As I approach this topic, it humbles me to think of how unable I really am to encourage others in it. I have not gone through this season of my life with a perfect heart. The harder God presses me with this sickness, and the longer it lasts, the more rebellion I find in myself. So, please understand that I am speaking to myself. I want to say “thank you” to all the people who have prayed for me, sent me encouraging notes, and those friends who have looked me in the eye and said, “Ashley, persevere!”
The first thing I want to mention is humility. The Bible says, “Humble yourselves therefore under the mighty hand of God,” 1 Peter 5:6 It is terrible how much pride you find in yourself when you are tried! So many things are difficult to stoop to when you are sick. It may even hurt your pride to ask for help.
There are many things about my illness that have been hard to accept; for one thing, it is hard to accept that I can’t do everything I could before. I am someone who really enjoys being industrious. I like to get up at 5 am to read and study, get ready, then make a big breakfast just as everyone else is coming downstairs. I used to do that fairly often. I’m also a checklist person. I make a checklist nearly every day and try to check off everything before supper time.
The past few years haven’t been that way; my checklists have become shorter and aren’t completed as quickly. I can no longer physically get up at 5 am, on a good day I can do 6 or 7. Here I notice the pride in my heart because I feel embarrassed to even write that on my bad days I sleep until 9 or 10:30! Was I taking pride in my self-discipline to be an early-riser? Was I taking pride in my industry?
Another thing that has been hard for me to accept is medication. I started taking this medicine over a month ago and, I must confess, I had a bad attitude in my heart about it. I don’t want medication… I’m too young to be on medication. Was I taking pride in my youth? I’ve always considered myself healthy; I eat healthier, drink more water, and am more athletic than anyone else in my family (or was). But did you hear the pride in that? God is truly, breaking me. I am constantly having to remind myself to let patience have its perfect work and to humble myself under God’s hand.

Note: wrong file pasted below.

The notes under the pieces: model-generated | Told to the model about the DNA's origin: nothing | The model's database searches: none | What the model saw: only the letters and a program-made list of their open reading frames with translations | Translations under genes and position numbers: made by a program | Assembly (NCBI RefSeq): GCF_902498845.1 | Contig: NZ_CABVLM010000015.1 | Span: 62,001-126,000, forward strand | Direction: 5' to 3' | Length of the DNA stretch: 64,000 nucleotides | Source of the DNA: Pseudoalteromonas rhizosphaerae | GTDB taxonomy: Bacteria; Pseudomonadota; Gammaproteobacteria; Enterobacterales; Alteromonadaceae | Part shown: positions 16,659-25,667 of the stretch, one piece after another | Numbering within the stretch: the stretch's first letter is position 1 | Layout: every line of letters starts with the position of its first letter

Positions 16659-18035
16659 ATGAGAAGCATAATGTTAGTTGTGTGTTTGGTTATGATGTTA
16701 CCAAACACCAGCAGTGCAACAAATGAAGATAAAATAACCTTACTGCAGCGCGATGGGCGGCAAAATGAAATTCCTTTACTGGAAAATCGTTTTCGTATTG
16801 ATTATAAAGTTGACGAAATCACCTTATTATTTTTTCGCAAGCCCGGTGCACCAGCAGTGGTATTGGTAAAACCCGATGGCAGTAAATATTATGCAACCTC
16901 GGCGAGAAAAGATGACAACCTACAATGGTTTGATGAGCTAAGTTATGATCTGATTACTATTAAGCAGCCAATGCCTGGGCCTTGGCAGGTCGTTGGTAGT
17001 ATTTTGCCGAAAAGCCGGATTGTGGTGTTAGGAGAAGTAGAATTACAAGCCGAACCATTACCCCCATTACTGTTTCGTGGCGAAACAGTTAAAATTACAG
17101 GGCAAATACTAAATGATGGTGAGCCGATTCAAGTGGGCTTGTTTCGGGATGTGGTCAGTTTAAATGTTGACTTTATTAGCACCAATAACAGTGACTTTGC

Prayer is a necessary aspect of dealing with an illness. There are times throughout the day when I have to stop and say, “Lord, give me the strength: I don’t have any more!” I think God likes to hear us cry out to Him. We need to know that we can’t make it without our Savior!
Something I have been trying to do recently that helps me is to pray for others at my worst moments. When I wake up with a migraine that hurts down the side of my face, I think of my neighbor who just had cancer removed from that area. When I have my muscle aches, I think of the man I met with MS, or the woman who had her leg amputated. These can be great opportunities to remember to pray for people and also to realize how good I actually have it!
Seeing God’s Hand
Maybe this is right where God wants me. If I were never sick, I might get too confident in my own strength and I would never need to ask for His. If I never had any problems, why would I ask for His answers? Truly, it is only when my own well runs dry that I discover how much dirt and grime is in the bottom. This is when I can come to the realization that I am in desperate need of the pure water that only Christ can give. This is true of salvation, but it is also true of life after salvation. We don’t need to be saved over and over again, but we do need a constant supply of the water of the Word.
Many times our ailments and insufficiencies are just what we need to keep us from pride, and they help us to desire our Father’s guidance and strength! Like a small child who has a fever, we sometimes don’t understand what is going on. The child may ask for medicine again and again but the parent knows that his body is using that fever to kill the virus. Just the same, we may cry to our heavenly Father to lift some burden or difficult situation and even though He sees our discomfort, He also sees how it is helping us.
I have grown fond of calling God my Father recently; He is dearer to me now than ever before. Yes, He is humbling me… yes, He is breaking me… but all the while He is drawing me closer to Himself! Each new day He gives me; no matter how late I sleep, no matter how little I accomplish, and no matter how much medication I have to take, I feel a little bit closer to Him. There are still times that I get impatient, lose my temper, and give in to irritability or depression; but my “Father” is breaking me and molding me so that He will be able to use me. The question is, “Will I surrender myself to His hands?” Will you?